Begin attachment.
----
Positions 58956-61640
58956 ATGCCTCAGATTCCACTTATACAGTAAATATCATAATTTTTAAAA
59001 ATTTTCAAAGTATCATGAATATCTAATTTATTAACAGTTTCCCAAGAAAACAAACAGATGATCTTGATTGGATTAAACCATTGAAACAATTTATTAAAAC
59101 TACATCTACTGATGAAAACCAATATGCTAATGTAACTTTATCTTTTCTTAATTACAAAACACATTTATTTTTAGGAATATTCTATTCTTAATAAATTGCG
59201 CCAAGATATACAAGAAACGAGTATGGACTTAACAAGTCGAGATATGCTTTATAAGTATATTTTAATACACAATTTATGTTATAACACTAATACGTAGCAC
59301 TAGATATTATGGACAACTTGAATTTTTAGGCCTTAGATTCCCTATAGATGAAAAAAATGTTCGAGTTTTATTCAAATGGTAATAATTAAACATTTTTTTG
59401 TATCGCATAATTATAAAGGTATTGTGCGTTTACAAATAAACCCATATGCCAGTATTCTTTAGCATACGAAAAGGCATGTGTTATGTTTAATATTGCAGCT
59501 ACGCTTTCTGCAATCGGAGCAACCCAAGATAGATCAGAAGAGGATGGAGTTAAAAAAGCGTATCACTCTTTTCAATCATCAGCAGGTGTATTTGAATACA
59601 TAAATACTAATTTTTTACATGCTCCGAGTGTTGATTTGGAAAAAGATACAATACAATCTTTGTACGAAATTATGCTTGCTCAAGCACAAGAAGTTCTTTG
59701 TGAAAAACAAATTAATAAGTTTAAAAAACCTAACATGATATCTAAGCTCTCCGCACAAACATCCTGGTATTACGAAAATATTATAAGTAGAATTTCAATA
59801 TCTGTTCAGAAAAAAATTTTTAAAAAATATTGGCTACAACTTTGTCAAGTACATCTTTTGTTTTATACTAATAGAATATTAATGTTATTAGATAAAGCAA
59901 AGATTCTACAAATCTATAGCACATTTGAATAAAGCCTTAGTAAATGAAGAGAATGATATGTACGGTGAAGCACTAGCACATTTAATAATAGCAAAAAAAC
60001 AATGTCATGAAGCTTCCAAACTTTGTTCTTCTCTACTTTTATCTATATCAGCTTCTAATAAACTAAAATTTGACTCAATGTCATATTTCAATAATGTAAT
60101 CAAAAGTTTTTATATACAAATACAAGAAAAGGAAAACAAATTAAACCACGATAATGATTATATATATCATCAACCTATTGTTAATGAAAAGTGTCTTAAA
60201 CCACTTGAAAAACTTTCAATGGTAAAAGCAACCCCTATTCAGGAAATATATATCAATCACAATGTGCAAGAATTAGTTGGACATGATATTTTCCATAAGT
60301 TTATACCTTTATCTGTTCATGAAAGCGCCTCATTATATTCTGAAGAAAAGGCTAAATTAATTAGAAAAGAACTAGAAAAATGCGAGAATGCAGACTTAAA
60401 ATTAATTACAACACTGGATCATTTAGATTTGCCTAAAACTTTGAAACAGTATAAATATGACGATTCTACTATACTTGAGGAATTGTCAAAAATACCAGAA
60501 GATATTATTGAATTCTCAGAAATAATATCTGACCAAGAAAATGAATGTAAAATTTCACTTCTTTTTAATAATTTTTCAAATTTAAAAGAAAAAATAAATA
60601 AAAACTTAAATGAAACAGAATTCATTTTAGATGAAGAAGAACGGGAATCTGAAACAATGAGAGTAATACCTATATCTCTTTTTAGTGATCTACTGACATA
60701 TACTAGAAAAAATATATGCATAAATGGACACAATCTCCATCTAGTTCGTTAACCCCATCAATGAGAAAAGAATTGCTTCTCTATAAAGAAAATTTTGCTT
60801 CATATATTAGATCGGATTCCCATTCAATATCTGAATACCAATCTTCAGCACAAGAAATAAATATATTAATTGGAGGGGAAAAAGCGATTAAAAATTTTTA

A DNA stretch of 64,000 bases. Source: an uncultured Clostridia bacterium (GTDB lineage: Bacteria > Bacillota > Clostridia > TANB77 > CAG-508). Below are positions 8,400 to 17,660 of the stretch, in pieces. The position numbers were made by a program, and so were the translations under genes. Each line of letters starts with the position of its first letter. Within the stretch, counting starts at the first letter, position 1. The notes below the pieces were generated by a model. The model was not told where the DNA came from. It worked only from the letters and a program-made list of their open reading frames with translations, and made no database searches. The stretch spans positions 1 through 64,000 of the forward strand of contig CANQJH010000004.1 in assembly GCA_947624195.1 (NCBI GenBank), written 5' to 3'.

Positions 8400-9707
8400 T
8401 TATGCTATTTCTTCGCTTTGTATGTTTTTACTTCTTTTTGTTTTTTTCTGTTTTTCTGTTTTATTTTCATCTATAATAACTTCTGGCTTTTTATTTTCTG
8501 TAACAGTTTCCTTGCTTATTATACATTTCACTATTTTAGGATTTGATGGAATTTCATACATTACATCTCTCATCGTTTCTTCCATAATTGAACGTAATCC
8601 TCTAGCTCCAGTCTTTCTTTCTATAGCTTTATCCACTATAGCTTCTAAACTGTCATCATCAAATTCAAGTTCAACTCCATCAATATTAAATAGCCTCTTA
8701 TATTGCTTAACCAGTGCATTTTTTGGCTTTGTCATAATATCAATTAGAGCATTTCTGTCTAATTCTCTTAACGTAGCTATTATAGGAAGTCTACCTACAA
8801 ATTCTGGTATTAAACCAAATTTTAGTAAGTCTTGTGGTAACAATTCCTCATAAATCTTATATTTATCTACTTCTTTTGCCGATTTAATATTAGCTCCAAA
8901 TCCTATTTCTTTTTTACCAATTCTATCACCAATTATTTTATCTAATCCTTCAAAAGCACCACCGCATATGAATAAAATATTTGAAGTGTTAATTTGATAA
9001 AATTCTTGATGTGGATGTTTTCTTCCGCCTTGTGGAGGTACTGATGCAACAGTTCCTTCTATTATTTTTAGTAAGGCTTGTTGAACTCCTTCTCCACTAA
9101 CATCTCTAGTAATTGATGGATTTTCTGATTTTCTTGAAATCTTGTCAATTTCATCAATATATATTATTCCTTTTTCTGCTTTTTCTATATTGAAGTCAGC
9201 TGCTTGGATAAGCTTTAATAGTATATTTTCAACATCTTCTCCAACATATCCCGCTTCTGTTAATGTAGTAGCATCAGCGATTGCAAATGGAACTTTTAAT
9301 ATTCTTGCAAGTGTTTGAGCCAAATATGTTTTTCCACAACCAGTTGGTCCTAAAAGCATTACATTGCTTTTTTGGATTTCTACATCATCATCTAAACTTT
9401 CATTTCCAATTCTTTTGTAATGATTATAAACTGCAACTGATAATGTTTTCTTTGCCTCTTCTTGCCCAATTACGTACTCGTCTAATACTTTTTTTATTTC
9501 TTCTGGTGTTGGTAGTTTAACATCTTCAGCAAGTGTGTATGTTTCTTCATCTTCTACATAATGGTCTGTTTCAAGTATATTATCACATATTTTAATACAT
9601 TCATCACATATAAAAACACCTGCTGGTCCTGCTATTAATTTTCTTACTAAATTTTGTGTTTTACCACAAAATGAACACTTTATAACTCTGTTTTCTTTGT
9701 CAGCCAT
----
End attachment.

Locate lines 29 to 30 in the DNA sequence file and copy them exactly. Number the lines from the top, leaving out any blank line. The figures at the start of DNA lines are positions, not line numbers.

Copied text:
8801 ATTCTGGTATTAAACCAAATTTTAGTAAGTCTTGTGGTAACAATTCCTCATAAATCTTATATTTATCTACTTCTTTTGCCGATTTAATATTAGCTCCAAA
8901 TCCTATTTCTTTTTTACCAATTCTATCACCAATTATTTTATCTAATCCTTCAAAAGCACCACCGCATATGAATAAAATATTTGAAGTGTTAATTTGATAA